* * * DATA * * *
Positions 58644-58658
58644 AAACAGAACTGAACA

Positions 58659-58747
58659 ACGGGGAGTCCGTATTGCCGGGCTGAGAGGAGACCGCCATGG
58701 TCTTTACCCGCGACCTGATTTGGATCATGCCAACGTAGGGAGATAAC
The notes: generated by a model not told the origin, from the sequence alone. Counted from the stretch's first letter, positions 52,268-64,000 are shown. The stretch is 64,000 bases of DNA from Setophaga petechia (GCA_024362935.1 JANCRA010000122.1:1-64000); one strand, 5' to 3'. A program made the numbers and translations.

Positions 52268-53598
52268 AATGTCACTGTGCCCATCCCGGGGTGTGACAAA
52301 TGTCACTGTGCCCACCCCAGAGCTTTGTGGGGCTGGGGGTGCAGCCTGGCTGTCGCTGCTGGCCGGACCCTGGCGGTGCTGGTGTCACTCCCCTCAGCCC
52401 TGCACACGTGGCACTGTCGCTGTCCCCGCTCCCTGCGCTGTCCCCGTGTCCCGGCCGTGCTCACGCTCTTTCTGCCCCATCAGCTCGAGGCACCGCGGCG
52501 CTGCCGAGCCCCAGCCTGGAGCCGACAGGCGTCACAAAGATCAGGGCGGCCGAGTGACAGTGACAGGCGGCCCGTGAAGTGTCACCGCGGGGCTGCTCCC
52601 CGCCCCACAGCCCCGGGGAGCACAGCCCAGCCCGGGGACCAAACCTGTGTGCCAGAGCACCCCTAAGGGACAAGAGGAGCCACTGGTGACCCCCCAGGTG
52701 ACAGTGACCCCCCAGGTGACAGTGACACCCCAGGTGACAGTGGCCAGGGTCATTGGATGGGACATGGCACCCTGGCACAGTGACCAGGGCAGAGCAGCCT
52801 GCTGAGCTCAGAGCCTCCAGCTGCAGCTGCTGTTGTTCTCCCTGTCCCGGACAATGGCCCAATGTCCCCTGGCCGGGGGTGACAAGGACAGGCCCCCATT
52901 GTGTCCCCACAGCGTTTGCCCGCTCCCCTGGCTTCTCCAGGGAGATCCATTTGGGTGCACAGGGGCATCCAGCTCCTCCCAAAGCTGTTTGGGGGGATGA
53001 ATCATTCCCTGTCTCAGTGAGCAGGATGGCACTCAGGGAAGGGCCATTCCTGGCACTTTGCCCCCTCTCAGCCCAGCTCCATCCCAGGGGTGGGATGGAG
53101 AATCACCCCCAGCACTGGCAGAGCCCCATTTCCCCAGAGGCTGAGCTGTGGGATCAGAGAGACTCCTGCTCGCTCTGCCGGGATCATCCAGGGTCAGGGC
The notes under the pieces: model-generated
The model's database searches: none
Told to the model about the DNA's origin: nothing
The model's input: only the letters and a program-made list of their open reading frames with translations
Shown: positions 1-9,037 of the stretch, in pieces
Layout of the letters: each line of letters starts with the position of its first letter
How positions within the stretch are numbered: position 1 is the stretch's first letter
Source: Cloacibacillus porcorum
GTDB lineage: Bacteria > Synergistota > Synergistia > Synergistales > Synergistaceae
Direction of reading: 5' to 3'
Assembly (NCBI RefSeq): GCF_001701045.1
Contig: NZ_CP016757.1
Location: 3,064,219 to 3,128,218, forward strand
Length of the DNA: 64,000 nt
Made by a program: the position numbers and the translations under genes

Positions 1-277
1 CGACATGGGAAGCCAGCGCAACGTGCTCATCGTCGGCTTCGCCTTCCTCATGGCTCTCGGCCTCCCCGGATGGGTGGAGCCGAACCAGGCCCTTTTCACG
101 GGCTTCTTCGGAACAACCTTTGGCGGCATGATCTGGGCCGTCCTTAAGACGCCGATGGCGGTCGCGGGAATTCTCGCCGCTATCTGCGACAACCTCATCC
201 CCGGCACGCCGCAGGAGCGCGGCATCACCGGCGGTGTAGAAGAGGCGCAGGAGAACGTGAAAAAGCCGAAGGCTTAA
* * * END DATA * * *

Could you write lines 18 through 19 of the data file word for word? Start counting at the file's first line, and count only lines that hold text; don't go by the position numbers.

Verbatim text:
The notes under the pieces: model-generated
The model's database searches: none